“Trees exhale for us so that we can inhale them to stay alive. Can we ever forget that? Let us love trees with every breath we take until we perish.”
― Munia Khan
From municipalities to homeowners, trees provide an important environmental impact such as savings on watering, heating, cooling and storm water run-off, not to mention helping to reduce CO2 emissions.
But trees are not just purposeful, they’re sentimental as well – immortalized in the hearts and minds of citizens in small towns and large cities across the country.
Arborjet shares SavATree’s philosophy of nurturing and protecting America’s trees, launching a campaign entitled, “Saving America’s Iconic Trees,” an initiative to help ensure the overall health and longevity of some of the country’s most beloved trees.
Arborjet, a long-standing and valued partner of SavATree, is a leader in trunk injection technology, delivering the most effective formulas and cutting-edge equipment for insecticides, fungicides and fertilizers.
“Arborjet is dedicated to helping communities maintain their forest canopy, treating more than one million trees since we started more than a decade ago,” says Russ Davis, President and COO of Arborjet. “This year we’re making a big push to find and preserve trees that are truly special, whether it’s for their age and size, their impact on the area around them or their historical importance. If we act now, we can ensure that future generations will be able to reap the benefits of these special trees.”
Those benefitting from the Saving America’s Iconic Trees campaign include:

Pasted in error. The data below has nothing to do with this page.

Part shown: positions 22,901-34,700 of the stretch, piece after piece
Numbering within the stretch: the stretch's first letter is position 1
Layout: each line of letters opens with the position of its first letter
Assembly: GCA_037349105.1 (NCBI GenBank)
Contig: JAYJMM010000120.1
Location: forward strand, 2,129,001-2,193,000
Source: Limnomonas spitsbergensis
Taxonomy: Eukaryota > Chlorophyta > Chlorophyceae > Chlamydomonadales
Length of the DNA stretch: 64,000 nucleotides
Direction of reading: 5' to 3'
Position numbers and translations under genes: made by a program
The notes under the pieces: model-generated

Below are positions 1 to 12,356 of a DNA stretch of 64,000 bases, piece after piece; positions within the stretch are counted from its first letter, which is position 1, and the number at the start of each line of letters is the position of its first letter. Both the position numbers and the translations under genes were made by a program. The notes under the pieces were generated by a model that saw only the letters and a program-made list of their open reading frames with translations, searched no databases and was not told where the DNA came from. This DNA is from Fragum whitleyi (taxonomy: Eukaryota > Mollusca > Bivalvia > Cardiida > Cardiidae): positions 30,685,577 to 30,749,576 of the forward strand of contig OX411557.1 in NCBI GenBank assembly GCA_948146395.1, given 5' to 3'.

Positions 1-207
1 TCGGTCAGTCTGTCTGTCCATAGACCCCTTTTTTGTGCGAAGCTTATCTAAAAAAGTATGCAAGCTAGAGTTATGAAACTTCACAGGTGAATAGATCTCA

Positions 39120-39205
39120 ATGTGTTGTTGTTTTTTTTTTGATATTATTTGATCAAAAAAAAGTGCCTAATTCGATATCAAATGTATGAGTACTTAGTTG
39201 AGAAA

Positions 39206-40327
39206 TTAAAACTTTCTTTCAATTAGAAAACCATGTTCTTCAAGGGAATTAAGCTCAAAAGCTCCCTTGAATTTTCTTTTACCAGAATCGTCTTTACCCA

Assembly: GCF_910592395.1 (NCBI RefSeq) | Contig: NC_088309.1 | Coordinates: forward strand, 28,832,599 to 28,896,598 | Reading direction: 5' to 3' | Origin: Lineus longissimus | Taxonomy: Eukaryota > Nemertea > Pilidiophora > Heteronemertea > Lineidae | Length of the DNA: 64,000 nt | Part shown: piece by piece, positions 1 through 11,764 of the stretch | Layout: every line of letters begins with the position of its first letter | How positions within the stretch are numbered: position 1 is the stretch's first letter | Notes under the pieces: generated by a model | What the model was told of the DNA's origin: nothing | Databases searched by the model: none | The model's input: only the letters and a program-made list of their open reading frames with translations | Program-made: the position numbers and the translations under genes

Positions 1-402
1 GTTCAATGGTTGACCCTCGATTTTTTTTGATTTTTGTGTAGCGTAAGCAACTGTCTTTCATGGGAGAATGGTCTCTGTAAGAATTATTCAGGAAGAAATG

- The 41 ash trees at the Grove of Remembrance, New Jersey’s living memorial to victims of the September 11th attacks, overlooking the Statue of Liberty
- The 20 stately ash trees at the New England Holocaust Memorial in Boston, Massachusetts
- A nearly 300-year old sycamore tree in Buffalo, New York, the city’s oldest tree
- The oldest, largest ash tree in Illinois, which is at least 150 years old and stands over 91 feet high
- The New Jersey white ash state champion tree, which at 21 feet and 3 inches in circumference, standing 115 feet high with a 111 foot crown, is the largest ash tree in the United States
- 7 ash trees at the Indiana Governor’s residence, all 100 years old
- The Hawaiian “Ohana” Banyan tree, planted nearly a century ago by the Hawaiian Ohana (family) representing their attachment to the Aina (land), with a diameter of 150 inches and a canopy spread of nearly 145 feet
- The Descanso Gardens in La Cañada Flintridge, California
- The Huntington Library, Art Collections and Botanical Gardens in San Marino, California
- 115 trees at the Boy Scout Camp in the Bastrop State Forest in Central Texas
- 35 majestic ash trees lining Cleveland, Ohio’s West 50th neighborhood between Bridge Avenue and Franklin Boulevard
- The iconic, nearly century-old Chinese Banyan tree at the Naples Zoo in Naples, Florida